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UFC 108:

Change in opponent was deja vu for Martin Kampmann

Kampmann looks to rebound from disappointing loss to Paul Daley

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Justin M. Bowen

Martin Kampmann during open workouts at Xtreme Couture in Las Vegas.

The last time Martin Kampmann had an opponent change on him before a fight, it didn’t work out too well.

In September, Kampmann learned that a head injury had forced Mike Swick to pull out of their scheduled welterweight bout for UFC 103 and that newcomer Paul Daley would take his place.

With only 15 days to study his new opponent, Kampmann (15-3) accepted the change but ended up suffering a TKO loss to Daley in the first round.

It must have been déjà vu for the Danish fighter when he received word earlier this month that Rory Markham had pulled out of their fight on Jan. 2 due to knee injury and that the UFC was searching for a replacement.

When they found one in Jacob Volkmann (9-1) however, Kampmann wasn’t upset about the change. He was just happy he still got to compete.

“New Years and Christmas was coming up and I knew it was going to be hard to find me an opponent,” Kampmann said. “I know if it was me and I was getting ready for Christmas, it would be tough to get ready for a fight on short notice.

“I could see a lot of reasons to turn down a fight around this time of year so I was just happy they found someone.”

That said, no one would fault Kampmann for feeling a little down from his recent bad luck.

Originally, that September fight against Swick at UFC 103 was going to determine the next shot at welterweight champion Georges St. Pierre.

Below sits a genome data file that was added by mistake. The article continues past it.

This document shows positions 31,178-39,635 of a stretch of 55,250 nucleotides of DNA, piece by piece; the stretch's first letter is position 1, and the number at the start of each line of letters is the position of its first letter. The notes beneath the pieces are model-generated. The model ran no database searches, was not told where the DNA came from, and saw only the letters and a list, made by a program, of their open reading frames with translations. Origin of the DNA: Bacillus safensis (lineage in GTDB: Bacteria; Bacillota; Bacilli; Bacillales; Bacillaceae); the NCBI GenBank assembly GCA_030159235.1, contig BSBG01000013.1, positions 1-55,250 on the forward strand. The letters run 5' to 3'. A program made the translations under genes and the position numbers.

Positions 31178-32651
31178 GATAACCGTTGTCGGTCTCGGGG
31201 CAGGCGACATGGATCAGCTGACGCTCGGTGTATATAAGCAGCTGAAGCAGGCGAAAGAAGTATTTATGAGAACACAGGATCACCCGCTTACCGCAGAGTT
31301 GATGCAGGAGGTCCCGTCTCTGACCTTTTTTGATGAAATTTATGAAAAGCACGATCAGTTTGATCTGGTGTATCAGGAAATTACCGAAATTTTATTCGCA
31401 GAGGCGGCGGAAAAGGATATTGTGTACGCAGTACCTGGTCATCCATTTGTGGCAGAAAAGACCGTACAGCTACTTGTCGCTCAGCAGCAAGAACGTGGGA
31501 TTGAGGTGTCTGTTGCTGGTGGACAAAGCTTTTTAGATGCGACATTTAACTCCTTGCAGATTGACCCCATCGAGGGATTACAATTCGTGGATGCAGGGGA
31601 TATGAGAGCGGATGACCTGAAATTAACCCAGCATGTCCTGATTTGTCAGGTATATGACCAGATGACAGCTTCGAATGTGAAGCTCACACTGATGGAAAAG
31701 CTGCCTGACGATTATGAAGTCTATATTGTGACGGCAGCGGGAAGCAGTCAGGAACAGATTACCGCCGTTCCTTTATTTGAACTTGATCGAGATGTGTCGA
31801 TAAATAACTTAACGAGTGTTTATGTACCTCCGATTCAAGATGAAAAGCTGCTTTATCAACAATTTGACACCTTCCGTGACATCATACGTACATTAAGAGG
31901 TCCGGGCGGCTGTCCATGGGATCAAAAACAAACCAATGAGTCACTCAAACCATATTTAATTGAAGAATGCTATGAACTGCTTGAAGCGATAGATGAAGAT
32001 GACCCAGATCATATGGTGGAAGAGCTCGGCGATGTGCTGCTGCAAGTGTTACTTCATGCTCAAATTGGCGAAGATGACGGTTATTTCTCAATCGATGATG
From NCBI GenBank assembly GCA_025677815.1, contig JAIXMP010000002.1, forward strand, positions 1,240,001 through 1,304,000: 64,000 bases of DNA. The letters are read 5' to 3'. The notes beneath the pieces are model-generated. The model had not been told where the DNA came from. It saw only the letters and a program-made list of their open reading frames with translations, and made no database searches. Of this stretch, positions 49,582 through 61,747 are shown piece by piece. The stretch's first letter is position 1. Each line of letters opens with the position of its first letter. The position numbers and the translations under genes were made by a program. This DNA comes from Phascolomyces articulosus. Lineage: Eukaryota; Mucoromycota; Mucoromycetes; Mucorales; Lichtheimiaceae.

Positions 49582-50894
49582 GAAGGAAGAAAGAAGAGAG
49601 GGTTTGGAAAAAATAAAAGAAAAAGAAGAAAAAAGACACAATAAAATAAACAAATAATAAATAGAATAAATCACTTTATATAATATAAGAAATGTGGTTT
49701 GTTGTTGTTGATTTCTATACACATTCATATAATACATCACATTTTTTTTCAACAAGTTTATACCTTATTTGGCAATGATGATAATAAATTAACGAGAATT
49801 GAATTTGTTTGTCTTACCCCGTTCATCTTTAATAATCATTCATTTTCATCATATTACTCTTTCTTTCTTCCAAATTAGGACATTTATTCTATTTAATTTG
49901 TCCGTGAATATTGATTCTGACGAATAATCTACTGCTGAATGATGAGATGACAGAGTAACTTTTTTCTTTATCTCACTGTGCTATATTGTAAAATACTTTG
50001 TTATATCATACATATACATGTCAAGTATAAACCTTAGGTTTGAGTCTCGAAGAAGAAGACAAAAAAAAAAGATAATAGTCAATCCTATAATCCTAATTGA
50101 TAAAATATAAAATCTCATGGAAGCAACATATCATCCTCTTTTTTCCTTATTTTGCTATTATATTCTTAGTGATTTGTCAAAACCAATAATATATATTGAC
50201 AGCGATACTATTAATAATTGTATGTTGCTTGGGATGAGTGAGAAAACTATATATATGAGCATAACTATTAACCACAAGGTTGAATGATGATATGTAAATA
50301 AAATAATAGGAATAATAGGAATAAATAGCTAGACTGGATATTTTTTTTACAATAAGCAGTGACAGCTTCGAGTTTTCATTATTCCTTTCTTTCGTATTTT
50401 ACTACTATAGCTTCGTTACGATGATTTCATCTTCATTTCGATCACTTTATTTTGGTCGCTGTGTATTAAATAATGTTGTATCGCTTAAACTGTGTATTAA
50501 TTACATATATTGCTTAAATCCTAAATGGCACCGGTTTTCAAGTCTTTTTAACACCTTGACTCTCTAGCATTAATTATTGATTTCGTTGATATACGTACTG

Instead, it will be Dan Hardy that gets the next crack at the title after Kampmann and Swick both went on to lose their next fights following Swick’s injury.

Although Kampmann says he’s put the frustration of that missed opportunity in the past, it’s clear that there is a feeling of ‘what if’ for the Las Vegas-based fighter.

“I think that could still be a good fight,” said Kampmann, on possibly meeting Swick at some point in the future. “We’re the guys that were supposed to fight for a title shot. I’d be ready to fight him.”

In addition to losing the opportunity to fight for a title when Swick pulled out, the loss to Daley itself was controversial, as many believe it was stopped too early.

Kampmann was rocked by a few good shots early in the fight but appeared to still be protecting himself when referee Yves Lavigne pulled Daley away.

After watching replays of the fight, Kampmann says he felt the fight could have continued but blames himself for the way he responded to the early pressure from Daley.

“I can learn from it, sometimes I just have to be more cautious,” Kampmann said. “To go in and trade punches with a heavy hitter like that isn’t not the smartest thing to do. I do that in sparring sometimes — Somebody will hit you and you get mad and want to hit him back.

“I have to keep my emotions in check and get them back a little later.”

For now though, Kampmann’s focus needs to be on Volkmann and avoiding back-to-back losses for the first time in his professional career.

Although Volkmann looked fairly lackluster in his UFC debut, a unanimous decision loss to Paulo Thiago at UFC 106, he could represent a challenge in that he’s the exact opposite of Markham, the fighter Kampmann had originally prepared for.

“He’s a totally different guy than Markham,” Kampmann said. “He’s a wrestler and a grappler and I think he’ll try to take the fight to the ground. Markham is all standup. They are completely different, but I’m prepared for it.”

Brett Okamoto can be reached at 948-7817 or [email protected]. Also follow him on twitter: LVSunFighting.

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